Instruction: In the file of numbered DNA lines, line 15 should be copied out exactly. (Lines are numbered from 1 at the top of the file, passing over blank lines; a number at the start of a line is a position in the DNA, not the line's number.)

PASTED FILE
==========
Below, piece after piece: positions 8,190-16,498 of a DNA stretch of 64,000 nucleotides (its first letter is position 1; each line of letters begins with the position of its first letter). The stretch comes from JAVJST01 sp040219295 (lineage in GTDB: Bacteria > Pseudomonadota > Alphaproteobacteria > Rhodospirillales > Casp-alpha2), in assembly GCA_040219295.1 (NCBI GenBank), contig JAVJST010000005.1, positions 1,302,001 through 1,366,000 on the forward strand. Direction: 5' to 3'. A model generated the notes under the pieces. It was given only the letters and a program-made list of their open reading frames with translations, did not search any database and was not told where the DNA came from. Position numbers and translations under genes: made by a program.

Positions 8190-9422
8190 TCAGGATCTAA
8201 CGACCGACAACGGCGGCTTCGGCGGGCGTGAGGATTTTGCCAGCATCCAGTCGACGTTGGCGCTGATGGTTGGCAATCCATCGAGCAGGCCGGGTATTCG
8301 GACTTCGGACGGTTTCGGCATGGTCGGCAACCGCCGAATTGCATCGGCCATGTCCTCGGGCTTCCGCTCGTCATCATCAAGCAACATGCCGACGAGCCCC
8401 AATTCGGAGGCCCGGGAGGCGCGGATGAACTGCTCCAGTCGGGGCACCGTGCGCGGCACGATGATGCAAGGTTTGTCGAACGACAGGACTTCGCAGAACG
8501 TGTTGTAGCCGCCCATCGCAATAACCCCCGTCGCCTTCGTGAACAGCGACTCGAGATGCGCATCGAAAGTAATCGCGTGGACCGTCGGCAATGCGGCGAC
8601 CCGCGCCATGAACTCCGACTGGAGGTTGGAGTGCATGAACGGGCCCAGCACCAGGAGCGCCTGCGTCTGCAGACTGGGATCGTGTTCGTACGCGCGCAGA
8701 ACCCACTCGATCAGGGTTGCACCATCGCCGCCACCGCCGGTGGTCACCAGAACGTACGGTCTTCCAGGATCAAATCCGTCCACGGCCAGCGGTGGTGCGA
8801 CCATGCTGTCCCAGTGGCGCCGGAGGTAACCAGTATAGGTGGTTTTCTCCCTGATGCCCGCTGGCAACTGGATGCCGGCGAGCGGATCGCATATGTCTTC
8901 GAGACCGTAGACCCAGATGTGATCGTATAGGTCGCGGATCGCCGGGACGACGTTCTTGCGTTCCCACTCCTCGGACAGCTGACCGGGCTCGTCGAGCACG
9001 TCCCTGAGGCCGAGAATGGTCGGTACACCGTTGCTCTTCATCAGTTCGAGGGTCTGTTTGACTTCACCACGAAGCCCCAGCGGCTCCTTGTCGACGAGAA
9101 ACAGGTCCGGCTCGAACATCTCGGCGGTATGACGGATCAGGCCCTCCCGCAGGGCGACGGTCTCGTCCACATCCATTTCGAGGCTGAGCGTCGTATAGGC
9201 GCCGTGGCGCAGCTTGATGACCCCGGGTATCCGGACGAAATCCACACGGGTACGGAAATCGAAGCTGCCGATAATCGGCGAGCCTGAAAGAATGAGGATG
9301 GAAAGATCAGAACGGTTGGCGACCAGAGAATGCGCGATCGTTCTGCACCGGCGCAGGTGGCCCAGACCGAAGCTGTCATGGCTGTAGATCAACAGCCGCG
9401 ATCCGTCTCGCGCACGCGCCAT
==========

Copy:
9301 GAAAGATCAGAACGGTTGGCGACCAGAGAATGCGCGATCGTTCTGCACCGGCGCAGGTGGCCCAGACCGAAGCTGTCATGGCTGTAGATCAACAGCCGCG